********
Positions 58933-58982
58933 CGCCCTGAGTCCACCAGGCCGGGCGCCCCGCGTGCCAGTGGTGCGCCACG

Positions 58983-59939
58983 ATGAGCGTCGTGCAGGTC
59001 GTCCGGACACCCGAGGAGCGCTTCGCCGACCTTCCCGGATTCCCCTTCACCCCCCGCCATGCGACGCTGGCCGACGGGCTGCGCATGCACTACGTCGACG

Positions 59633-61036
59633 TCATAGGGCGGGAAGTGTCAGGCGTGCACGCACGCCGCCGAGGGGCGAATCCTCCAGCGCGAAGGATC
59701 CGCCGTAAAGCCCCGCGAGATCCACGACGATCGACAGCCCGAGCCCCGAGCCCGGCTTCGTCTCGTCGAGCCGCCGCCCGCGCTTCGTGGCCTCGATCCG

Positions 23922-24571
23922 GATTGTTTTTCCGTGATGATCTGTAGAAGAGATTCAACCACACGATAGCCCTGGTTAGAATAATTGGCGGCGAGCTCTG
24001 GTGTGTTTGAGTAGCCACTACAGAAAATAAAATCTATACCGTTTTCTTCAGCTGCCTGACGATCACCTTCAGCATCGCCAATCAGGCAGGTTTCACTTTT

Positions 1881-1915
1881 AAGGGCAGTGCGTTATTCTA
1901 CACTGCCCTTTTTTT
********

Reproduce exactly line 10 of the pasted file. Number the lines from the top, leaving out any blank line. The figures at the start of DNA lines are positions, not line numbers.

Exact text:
23922 GATTGTTTTTCCGTGATGATCTGTAGAAGAGATTCAACCACACGATAGCCCTGGTTAGAATAATTGGCGGCGAGCTCTG